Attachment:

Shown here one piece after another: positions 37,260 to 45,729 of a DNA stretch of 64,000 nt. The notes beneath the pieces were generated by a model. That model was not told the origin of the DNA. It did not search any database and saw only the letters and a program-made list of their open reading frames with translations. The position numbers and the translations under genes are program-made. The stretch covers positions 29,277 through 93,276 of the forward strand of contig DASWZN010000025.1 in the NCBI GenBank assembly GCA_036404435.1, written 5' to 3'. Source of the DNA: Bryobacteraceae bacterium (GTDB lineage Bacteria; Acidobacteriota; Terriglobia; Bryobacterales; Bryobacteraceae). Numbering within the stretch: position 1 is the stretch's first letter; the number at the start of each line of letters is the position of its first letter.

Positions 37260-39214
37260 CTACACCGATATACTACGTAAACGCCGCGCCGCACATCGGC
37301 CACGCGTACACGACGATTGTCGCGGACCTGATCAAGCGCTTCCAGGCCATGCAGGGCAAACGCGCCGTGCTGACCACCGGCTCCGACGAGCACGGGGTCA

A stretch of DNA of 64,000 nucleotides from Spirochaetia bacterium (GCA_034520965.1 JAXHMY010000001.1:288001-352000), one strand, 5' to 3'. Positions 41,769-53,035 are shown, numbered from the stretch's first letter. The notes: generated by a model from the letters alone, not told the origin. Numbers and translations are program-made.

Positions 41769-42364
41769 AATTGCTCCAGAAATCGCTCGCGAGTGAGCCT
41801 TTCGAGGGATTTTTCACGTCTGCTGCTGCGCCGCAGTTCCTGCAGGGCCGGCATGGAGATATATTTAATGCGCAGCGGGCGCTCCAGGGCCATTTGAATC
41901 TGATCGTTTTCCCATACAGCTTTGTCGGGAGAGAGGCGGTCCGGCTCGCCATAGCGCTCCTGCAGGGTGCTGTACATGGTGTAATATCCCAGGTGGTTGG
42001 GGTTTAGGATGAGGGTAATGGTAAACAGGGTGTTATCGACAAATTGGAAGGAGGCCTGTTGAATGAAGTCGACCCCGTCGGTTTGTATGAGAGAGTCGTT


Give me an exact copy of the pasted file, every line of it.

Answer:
Shown here one piece after another: positions 37,260 to 45,729 of a DNA stretch of 64,000 nt. The notes beneath the pieces were generated by a model. That model was not told the origin of the DNA. It did not search any database and saw only the letters and a program-made list of their open reading frames with translations. The position numbers and the translations under genes are program-made. The stretch covers positions 29,277 through 93,276 of the forward strand of contig DASWZN010000025.1 in the NCBI GenBank assembly GCA_036404435.1, written 5' to 3'. Source of the DNA: Bryobacteraceae bacterium (GTDB lineage Bacteria; Acidobacteriota; Terriglobia; Bryobacterales; Bryobacteraceae). Numbering within the stretch: position 1 is the stretch's first letter; the number at the start of each line of letters is the position of its first letter.

Positions 37260-39214
37260 CTACACCGATATACTACGTAAACGCCGCGCCGCACATCGGC
37301 CACGCGTACACGACGATTGTCGCGGACCTGATCAAGCGCTTCCAGGCCATGCAGGGCAAACGCGCCGTGCTGACCACCGGCTCCGACGAGCACGGGGTCA

A stretch of DNA of 64,000 nucleotides from Spirochaetia bacterium (GCA_034520965.1 JAXHMY010000001.1:288001-352000), one strand, 5' to 3'. Positions 41,769-53,035 are shown, numbered from the stretch's first letter. The notes: generated by a model from the letters alone, not told the origin. Numbers and translations are program-made.

Positions 41769-42364
41769 AATTGCTCCAGAAATCGCTCGCGAGTGAGCCT
41801 TTCGAGGGATTTTTCACGTCTGCTGCTGCGCCGCAGTTCCTGCAGGGCCGGCATGGAGATATATTTAATGCGCAGCGGGCGCTCCAGGGCCATTTGAATC
41901 TGATCGTTTTCCCATACAGCTTTGTCGGGAGAGAGGCGGTCCGGCTCGCCATAGCGCTCCTGCAGGGTGCTGTACATGGTGTAATATCCCAGGTGGTTGG
42001 GGTTTAGGATGAGGGTAATGGTAAACAGGGTGTTATCGACAAATTGGAAGGAGGCCTGTTGAATGAAGTCGACCCCGTCGGTTTGTATGAGAGAGTCGTT